WALLINGFORD — It’s time.
Lyman Hall and Sheehan are set to play the 49th annual Carini Bowl on Thanksgiving Day at Fitzgerald Field at Lyman Hall’s Phil Ottochian Athletic Complex — something the two teams and their fans could not say a year ago due to the COVID-19 pandemic.
“This is a game that all of us have waited for in all our football careers,” Sheehan senior captain and running back Jacob Shook said. “I think missing it (last year) makes us even more excited to have this game because I know a lot of guys on the other side of town and they know us.”
In the last matchup between the two in 2019, Sheehan sealed its trip to the Class S playoffs and the state title that waited at the end of the line with the most lopsided Carini Bowl result in history, winning 56-0.
The Titans have controlled the series since 2012, winning eight in a row. Thursday can be the ninth.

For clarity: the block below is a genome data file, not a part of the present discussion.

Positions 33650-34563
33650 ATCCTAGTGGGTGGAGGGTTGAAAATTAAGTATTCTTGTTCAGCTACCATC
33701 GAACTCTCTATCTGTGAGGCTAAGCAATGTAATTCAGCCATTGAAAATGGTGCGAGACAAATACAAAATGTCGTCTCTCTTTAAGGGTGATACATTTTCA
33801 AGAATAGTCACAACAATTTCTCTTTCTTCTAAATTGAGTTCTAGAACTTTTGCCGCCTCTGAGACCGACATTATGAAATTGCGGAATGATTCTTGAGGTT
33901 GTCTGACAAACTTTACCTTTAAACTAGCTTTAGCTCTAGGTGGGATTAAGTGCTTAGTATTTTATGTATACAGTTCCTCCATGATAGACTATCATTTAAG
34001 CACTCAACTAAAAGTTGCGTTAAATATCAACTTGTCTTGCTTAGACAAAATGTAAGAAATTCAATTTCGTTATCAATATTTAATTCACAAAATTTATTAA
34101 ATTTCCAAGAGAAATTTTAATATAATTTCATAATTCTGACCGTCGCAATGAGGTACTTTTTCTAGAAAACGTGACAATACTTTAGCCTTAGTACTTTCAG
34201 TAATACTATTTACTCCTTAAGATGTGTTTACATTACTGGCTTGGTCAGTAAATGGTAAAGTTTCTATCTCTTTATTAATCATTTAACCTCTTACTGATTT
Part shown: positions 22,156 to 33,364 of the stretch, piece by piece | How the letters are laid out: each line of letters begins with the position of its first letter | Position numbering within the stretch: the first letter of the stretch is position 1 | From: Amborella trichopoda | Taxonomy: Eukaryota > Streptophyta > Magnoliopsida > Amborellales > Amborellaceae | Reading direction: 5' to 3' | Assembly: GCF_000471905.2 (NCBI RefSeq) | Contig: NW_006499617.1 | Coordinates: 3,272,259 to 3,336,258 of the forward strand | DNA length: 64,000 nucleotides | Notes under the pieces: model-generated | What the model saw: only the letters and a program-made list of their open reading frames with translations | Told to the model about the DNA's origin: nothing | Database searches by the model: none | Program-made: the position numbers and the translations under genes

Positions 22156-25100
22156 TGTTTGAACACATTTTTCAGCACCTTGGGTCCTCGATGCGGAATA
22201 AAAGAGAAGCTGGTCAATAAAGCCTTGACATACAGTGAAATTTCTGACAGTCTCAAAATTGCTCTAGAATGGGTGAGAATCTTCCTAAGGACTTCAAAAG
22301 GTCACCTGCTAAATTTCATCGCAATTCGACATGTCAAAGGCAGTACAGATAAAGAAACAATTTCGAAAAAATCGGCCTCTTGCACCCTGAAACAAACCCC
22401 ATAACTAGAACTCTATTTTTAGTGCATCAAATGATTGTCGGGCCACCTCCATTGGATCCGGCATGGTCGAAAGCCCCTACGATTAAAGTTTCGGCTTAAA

The Titans march into the game with a 6-3 record and, as in 2019, need a win to keep their playoff chances alive.
Ultimately, however, other teams will decide their fate. Sheehan, sitting at No. 9 in the Class S rankings, need at least one of the two-loss teams above them to lose.
Lyman Hall, on the other hand, has a 2-7 record and has long fallen from Class M playoff contention.
The Trojans, though, are using that underdog status for fuel.
“People doubt us, so we just got to prove them wrong,” Lyman Hall senior captain and lineman Joe Pieper said. “Got to use it as motivation to play better all week long and, hopefully, prove all the doubters wrong.